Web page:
Is Chesapeake Energy (CHK) a Good Investment?

In a 13D filing earlier with the SEC earlier this week, billionaire Carl Icahn put more pressure on Chesapeake Energy Corporation (NYSE:CHK) by increasing his previous stake in the natural gas company by over 19%. Icahn is a legendary corporate raider, making large moves into stocks and taking meaningful stakes in an effort to affect change. Check out other stocks Icahn is fighting with.

ICAHN CAPITAL Carl Icahn

Chesapeake was Icahn’s fourth largest holding at the end of 3Q, making up 8.4% of his 13F portfolio. Icahn’s initial position of 50.1 million shares was taken in May, and his most recent move puts him owning 59.7 million shares. The share increase moves Icahn from a 7.6% Chesapeake owner to 8.9%. Icahn has called for a shakeup of management and various asset sales to help pay down debt.

Chesapeake has laid out an asset sale plan that includes a target of $13 billion of sales in 2012 and $4 billion in 2013. Asset sales are expected to help bridge the gap between declining cash flow and still elevated expenditures above $8 billion, in addition to helping pay debt obligations. EPS came in at $2.81 for 2011, but is expected to be down to $0.60 this year on lower gas prices. Even with a strong asset base, a new chairman and four new directors, the natural gas producer still cannot gain the trust of investors. Since the end of May when Icahn took his initial stake, the natural gas company has tumbled 20%. Chesapeake also saw increased selling pressure last month after stating that asset sales for 2012 could be delayed. Investors were reminded of liquidity concerns, as the asset sales will be part of the natural gas company’s necessary debt pay-down.

Notable competitors include Apache Corporation (NYSE:APA), Devon Energy Corporation (NYSE:DVN), EOG Resources, Inc. (NYSE:EOG), and Anadarko Petroleum Corporation (NYSE:APC). Apache has also been on an acquisition tear, much like Chesapeake, and also been burning cash with CapEx – expected to be $9.5 billion in 2012. One big difference is that Apache is seeing strong production growth, expected to be up 6-9% in 2012, following a 14% growth in 2011. Apache also has a balanced liquids to gas portfolio (45%/55%) compared to Chesapeake’s more-weighted gas portfolio. Check out which Apache IR insider is buying up shares.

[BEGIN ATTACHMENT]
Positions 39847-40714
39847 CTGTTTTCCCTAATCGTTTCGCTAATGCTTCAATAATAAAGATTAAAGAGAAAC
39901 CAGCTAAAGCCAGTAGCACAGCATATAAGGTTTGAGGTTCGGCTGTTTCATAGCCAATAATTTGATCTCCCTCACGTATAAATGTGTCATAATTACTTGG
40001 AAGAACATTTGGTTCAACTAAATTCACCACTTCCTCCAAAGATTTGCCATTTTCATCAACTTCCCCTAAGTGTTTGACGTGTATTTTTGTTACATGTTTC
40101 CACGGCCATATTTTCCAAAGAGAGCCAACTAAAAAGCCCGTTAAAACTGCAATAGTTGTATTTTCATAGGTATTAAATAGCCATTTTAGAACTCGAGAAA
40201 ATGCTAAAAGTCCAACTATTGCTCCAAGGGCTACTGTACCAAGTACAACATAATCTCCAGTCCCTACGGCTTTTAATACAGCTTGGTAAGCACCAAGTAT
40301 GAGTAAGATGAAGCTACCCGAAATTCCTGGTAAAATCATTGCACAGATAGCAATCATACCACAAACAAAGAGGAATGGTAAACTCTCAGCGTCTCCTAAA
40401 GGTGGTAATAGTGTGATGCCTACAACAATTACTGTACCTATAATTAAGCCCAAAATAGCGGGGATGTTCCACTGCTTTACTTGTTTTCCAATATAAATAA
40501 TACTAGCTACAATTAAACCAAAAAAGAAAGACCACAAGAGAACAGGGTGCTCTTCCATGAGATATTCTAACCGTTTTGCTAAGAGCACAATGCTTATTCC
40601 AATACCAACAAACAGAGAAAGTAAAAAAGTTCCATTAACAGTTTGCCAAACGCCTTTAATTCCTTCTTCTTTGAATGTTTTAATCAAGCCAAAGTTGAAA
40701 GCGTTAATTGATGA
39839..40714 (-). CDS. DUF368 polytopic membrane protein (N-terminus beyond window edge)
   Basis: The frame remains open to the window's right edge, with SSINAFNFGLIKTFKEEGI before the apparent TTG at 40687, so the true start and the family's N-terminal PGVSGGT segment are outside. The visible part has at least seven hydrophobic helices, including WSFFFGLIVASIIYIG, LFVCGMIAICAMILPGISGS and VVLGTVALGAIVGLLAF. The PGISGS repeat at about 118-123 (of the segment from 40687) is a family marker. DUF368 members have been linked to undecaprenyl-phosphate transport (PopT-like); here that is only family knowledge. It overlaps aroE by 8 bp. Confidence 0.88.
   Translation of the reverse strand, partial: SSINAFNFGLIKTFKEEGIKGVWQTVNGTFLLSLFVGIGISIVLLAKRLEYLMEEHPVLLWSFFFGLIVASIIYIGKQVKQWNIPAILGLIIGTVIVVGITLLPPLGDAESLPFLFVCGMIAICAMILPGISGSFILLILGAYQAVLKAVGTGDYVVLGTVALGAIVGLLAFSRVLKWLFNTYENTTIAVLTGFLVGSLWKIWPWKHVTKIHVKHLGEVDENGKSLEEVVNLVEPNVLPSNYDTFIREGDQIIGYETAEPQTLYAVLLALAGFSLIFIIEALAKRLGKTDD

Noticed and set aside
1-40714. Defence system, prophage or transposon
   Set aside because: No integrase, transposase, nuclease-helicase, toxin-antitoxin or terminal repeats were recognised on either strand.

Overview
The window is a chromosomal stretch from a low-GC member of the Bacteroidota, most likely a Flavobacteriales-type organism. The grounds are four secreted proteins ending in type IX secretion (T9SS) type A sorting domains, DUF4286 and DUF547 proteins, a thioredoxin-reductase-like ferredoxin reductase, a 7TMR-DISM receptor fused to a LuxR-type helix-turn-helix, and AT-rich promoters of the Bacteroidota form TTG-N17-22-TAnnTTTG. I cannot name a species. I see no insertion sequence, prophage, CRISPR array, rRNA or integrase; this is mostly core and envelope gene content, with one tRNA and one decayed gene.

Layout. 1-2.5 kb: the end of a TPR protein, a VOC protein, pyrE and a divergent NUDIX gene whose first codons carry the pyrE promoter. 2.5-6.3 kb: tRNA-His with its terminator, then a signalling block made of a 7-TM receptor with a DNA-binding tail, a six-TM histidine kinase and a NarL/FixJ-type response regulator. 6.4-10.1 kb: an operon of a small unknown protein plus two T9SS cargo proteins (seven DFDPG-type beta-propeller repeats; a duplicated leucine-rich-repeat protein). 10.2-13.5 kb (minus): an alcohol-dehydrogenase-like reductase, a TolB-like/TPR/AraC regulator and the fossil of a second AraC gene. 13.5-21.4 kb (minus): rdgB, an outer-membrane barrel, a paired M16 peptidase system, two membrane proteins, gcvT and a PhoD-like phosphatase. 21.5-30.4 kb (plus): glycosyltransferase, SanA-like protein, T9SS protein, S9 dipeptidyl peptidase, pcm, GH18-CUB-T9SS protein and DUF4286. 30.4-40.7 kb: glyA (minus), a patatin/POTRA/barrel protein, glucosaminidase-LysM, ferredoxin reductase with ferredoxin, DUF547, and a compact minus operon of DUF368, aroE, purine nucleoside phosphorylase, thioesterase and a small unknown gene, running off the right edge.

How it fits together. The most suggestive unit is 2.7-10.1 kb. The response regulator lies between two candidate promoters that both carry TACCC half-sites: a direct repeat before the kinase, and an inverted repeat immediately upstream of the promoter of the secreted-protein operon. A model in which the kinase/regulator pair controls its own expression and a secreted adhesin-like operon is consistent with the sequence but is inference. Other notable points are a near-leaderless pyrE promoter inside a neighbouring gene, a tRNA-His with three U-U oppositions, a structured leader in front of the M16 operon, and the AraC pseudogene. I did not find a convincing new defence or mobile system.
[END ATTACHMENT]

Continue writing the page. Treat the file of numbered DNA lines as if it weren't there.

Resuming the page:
Devon looks to see production up 5%, with oil carrying the weight, expected to be up 21%. Devon has recently been buying up assets to reposition itself as an onshore producer, giving the stock more growth potential. The E&P company has also been downsizing its offshore portfolio, selling off over $10 billion in assets located in the Gulf of Mexico and Brazil.

Anadarko is also expected to see positive improvements in production, expected to be up 7% in 2012. Anadarko is targeting a 90% liquids production, using $6.6 billion in CapEx to develop onshore properties in the U.S. and internationally. The overhang from lawsuits should soon be cleared up, with Anadarko coming to a $4 billion agreement with BP and an anticipated wrap up of the Algeria and Tronox dispute expected.

EOG managed to beat 3Q results handily, posting $1.73 and topping estimates by over $0.50. EOG also has some of the more robust production targets at 10.6% and 9% in 2012 and 2013, respectively. The energy company has also been building cash with another $100 million in expected asset sales for 4Q, which will bring the 2012 total to $1.13 billion. EOG is undoubtedly running on all cylinders, but we believe that the stock has gotten ahead of itself – now trading at an industry high 26x earnings. See which three Chesapeake competitors made out list of top five natural gas stocks.

Chesapeake is the only one of the five energy stocks with an immeasurable P/E, but behind only Apache’s 27% net profit margin, Chesapeake is the highest at 15%. The debt concerns and the possibility of cash flow falling short of covering debt obligations, especially if asset sales do not remain on schedule, will continue to pressure shares. We remain cautious until Chesapeake shows improvement in its capital structure, currently operating with a debt to equity ratio of 1.2,  compared to the peer average of 0.44. We see a large amount of execution risk remaining, but take solace in the fact that Icahn is showing resilience and would consider the stock as a possible buy should Icahn be able to affect a more sustained change beyond just plans – we want to see more actual action. Mohnish Pabrai also has labeled Chesapeake as one of its top stock picks.

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